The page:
• Beretta won the contract because they outbid SACO fair and square. If Sig Sauer imported their own pistols like they do today, who knows what they might have bid? But Beretta really wanted the contract badly and their Best and Final Offer was rock bottom. The initial contract price worked out to $178.50 for each Beretta M9. It doesn’t get much better than that, even in 1985 dollars.
  • There was no evidence of a SACO bid price leak to Beretta. However, there was evidence that Smith & Wesson was unfairly kicked out of the competition. Testers rounded off some technical numbers involved with the firing pin energy test, resulting in a failing grade for the S&W 469. Smith & Wesson later sued the government over the mistake but lost after a long and expensive court battle.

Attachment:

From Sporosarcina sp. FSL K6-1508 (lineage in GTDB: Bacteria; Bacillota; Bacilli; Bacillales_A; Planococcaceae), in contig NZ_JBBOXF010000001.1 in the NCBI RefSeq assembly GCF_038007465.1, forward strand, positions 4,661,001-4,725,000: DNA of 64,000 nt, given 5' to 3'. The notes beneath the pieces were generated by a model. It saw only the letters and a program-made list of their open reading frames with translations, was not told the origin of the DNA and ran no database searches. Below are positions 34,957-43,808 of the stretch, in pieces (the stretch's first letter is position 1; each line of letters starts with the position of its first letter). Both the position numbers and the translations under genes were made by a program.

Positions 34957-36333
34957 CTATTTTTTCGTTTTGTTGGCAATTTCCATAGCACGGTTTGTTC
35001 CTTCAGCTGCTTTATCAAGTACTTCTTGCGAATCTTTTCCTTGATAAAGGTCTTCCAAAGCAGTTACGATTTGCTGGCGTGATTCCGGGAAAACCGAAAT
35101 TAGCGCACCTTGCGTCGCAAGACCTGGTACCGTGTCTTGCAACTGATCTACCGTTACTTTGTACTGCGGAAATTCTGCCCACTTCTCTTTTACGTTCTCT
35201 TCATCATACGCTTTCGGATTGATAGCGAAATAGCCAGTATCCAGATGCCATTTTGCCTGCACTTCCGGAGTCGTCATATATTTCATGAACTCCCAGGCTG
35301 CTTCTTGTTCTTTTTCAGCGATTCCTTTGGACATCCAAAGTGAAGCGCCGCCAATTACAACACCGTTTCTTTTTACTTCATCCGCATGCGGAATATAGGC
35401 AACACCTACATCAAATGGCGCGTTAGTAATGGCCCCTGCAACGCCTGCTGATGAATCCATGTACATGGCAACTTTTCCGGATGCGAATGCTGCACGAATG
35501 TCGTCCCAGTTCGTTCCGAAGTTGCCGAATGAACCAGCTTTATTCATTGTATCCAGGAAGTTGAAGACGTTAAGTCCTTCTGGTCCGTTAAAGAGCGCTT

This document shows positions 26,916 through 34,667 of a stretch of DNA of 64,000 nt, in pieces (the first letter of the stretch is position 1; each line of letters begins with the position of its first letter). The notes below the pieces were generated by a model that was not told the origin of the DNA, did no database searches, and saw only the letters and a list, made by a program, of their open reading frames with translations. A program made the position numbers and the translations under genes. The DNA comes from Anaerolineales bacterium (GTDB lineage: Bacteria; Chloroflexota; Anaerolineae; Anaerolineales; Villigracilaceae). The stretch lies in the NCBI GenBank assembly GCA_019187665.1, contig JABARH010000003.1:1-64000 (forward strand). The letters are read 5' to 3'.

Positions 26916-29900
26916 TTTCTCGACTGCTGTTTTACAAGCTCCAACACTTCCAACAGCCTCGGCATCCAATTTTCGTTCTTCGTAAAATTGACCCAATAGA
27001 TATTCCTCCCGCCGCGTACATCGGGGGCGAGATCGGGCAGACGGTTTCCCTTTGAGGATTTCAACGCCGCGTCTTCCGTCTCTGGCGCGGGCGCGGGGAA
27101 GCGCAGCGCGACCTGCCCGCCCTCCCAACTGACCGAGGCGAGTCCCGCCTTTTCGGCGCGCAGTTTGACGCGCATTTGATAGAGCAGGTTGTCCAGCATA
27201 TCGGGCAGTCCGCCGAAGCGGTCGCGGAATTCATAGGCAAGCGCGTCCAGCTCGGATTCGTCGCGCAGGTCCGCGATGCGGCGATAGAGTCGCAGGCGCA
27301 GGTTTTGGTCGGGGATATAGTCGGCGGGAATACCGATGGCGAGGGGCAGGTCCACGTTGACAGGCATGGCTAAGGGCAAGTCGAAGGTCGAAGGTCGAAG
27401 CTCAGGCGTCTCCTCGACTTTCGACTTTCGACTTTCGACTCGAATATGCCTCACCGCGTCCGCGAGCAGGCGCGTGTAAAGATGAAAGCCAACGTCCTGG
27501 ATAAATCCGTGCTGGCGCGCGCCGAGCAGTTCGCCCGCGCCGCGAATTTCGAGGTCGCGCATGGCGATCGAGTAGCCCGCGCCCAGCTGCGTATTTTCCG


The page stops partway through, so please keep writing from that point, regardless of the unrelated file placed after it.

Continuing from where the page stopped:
• Beretta was allowed to import the initial batch of pistols from Italy. However, the terms of the contract forced Beretta to build an entire factory here in the USA as soon as possible. The resulting plant in Accokeek, Maryland, still builds M9 pistols today.

So you’re a fan of the 1911 and the .45ACP. So am I! Maybe you wish the military never went from .45 to 9mm 27 years ago, but they did. Get over it! Why hate on Beretta for selling the military exactly what they wanted, at a very competitive price, and building it right here in the USA? Don’t hate the player, 1911 fans. Hate the game.

Navy Seals Break Stuff, and a Gun Store Legend is Born